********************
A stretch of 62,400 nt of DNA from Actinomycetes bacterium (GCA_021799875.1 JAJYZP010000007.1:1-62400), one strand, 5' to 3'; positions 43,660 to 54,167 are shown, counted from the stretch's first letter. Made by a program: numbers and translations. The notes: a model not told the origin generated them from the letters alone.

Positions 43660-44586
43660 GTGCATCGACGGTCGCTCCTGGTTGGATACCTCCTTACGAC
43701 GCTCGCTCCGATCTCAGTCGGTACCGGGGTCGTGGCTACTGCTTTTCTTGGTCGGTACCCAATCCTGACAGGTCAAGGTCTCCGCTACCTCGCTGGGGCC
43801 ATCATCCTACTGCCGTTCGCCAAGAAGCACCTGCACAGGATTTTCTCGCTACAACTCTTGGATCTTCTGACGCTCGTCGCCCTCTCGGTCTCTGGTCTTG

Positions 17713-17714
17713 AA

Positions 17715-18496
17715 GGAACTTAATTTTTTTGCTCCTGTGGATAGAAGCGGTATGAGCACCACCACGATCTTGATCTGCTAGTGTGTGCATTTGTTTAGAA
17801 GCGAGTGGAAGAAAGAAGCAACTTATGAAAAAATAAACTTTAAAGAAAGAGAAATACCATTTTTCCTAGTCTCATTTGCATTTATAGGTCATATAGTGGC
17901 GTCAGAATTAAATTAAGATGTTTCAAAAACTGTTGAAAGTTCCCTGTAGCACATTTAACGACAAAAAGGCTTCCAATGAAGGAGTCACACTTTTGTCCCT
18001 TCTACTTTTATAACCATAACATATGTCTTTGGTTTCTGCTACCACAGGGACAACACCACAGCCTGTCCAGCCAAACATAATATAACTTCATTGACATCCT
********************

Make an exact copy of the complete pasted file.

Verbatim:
A stretch of 62,400 nt of DNA from Actinomycetes bacterium (GCA_021799875.1 JAJYZP010000007.1:1-62400), one strand, 5' to 3'; positions 43,660 to 54,167 are shown, counted from the stretch's first letter. Made by a program: numbers and translations. The notes: a model not told the origin generated them from the letters alone.

Positions 43660-44586
43660 GTGCATCGACGGTCGCTCCTGGTTGGATACCTCCTTACGAC
43701 GCTCGCTCCGATCTCAGTCGGTACCGGGGTCGTGGCTACTGCTTTTCTTGGTCGGTACCCAATCCTGACAGGTCAAGGTCTCCGCTACCTCGCTGGGGCC
43801 ATCATCCTACTGCCGTTCGCCAAGAAGCACCTGCACAGGATTTTCTCGCTACAACTCTTGGATCTTCTGACGCTCGTCGCCCTCTCGGTCTCTGGTCTTG

Positions 17713-17714
17713 AA

Positions 17715-18496
17715 GGAACTTAATTTTTTTGCTCCTGTGGATAGAAGCGGTATGAGCACCACCACGATCTTGATCTGCTAGTGTGTGCATTTGTTTAGAA
17801 GCGAGTGGAAGAAAGAAGCAACTTATGAAAAAATAAACTTTAAAGAAAGAGAAATACCATTTTTCCTAGTCTCATTTGCATTTATAGGTCATATAGTGGC
17901 GTCAGAATTAAATTAAGATGTTTCAAAAACTGTTGAAAGTTCCCTGTAGCACATTTAACGACAAAAAGGCTTCCAATGAAGGAGTCACACTTTTGTCCCT
18001 TCTACTTTTATAACCATAACATATGTCTTTGGTTTCTGCTACCACAGGGACAACACCACAGCCTGTCCAGCCAAACATAATATAACTTCATTGACATCCT